Return to Transcripts main page


Trapped In North Korea; Kerry Optimistic As Talks Resume In Geneva; Should The U.S. Apologize To Afghanistan?; Is Insurance "Fix" Working?; Representative Radel Has Checked Into Rehab; Man Found With Nazi-looted Art Work Speaks Out; Double Crash Survivor Shoots For The Stars; Canseco Pulled Over With Goats In Diapers

Aired November 21, 2013 - 16:30   ET


JAKE TAPPER, CNN HOST: Peter Hamby, thank you. We also just learned another ex-governor slipped into that exclusive luncheon today, former President George W. Bush, who has to go great lengths to stay out of politics since leaving office. We're told he took part in a two-hour Q & A session, telling the governors and told them, the best breeding ground for presidents are the governors.

When we come back, his son says it was the trip of a lifetime for his 85-year-old father, a tour of North Korea. So why was the Korean War veteran pulled off a plane minutes before he was set to leave and where is he now?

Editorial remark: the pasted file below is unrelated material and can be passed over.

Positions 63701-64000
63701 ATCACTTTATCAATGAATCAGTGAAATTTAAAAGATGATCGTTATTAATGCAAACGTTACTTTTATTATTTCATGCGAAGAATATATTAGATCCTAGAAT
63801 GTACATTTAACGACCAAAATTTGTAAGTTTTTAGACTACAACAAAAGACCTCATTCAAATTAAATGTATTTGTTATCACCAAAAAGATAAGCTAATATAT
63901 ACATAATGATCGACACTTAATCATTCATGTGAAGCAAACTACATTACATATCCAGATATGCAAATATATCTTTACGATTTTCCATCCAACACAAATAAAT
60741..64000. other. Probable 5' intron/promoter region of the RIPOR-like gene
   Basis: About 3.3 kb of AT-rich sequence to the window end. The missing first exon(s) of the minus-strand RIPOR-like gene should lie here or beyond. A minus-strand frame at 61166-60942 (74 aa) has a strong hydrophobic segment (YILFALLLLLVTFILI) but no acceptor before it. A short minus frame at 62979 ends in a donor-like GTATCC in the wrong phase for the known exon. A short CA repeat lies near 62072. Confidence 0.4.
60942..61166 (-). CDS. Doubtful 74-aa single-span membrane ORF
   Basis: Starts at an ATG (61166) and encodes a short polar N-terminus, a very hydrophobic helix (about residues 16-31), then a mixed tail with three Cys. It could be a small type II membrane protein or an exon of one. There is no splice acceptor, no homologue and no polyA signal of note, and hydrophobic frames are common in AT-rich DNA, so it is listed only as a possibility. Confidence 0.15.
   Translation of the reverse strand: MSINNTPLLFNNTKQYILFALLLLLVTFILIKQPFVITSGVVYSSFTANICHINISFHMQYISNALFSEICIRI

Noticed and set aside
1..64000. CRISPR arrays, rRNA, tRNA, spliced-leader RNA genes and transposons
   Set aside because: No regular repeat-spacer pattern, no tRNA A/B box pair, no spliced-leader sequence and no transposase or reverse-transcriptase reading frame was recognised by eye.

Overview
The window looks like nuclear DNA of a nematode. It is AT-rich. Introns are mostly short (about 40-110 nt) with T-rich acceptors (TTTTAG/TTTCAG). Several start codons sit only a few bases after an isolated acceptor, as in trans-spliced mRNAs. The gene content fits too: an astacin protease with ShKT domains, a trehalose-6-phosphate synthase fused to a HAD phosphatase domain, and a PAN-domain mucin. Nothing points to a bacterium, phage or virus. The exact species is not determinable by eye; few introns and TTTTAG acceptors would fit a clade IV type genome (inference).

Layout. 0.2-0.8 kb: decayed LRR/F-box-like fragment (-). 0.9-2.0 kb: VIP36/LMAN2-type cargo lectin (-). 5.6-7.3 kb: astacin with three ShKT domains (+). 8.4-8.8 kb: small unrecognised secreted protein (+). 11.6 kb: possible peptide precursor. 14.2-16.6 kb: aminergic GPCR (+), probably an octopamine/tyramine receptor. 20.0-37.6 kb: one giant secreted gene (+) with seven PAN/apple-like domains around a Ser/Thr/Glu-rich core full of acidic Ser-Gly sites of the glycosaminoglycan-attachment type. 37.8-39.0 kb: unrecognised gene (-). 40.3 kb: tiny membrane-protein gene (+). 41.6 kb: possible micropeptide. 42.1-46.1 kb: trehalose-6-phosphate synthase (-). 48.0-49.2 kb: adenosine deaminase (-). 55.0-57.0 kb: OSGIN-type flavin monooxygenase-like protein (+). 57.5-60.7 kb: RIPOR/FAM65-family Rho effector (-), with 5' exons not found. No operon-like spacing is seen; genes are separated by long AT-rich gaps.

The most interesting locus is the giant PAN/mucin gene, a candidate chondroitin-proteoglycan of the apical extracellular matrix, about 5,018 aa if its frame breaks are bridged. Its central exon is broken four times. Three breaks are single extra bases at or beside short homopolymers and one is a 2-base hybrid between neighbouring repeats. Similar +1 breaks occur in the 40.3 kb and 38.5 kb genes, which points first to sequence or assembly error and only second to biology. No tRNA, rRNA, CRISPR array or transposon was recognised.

Plus, as the U.S. and Iran continue talks, the supreme leader of Iran takes a not so subtle dig at Israel saying Israeli officials aren't even human but animals. Stay with us.


TAPPER: Welcome back to THE LEAD. Coming to you live from Capitol Hill. In the World Lead, North Korea is generally about as welcoming to Americans as Mordor is to Hobbits unless you're Dennis Rodman. So 85-year-old Merrill Newman of California must have been happy after his family says he got permission from North Korea's government to join an organized tour of the country.

Now Newman's vacation has become an indefinite stay. Newman who is a Korean War veteran and is being held by North Korea and it's not really clear why. His son tells CNN that Newman was pulled off a plane in Pyongyang that was bound for China that was on October 26th. Newman's family has not heard from him since. The U.S. State Department is trying to resolve the situation through North Korea's top ally, China.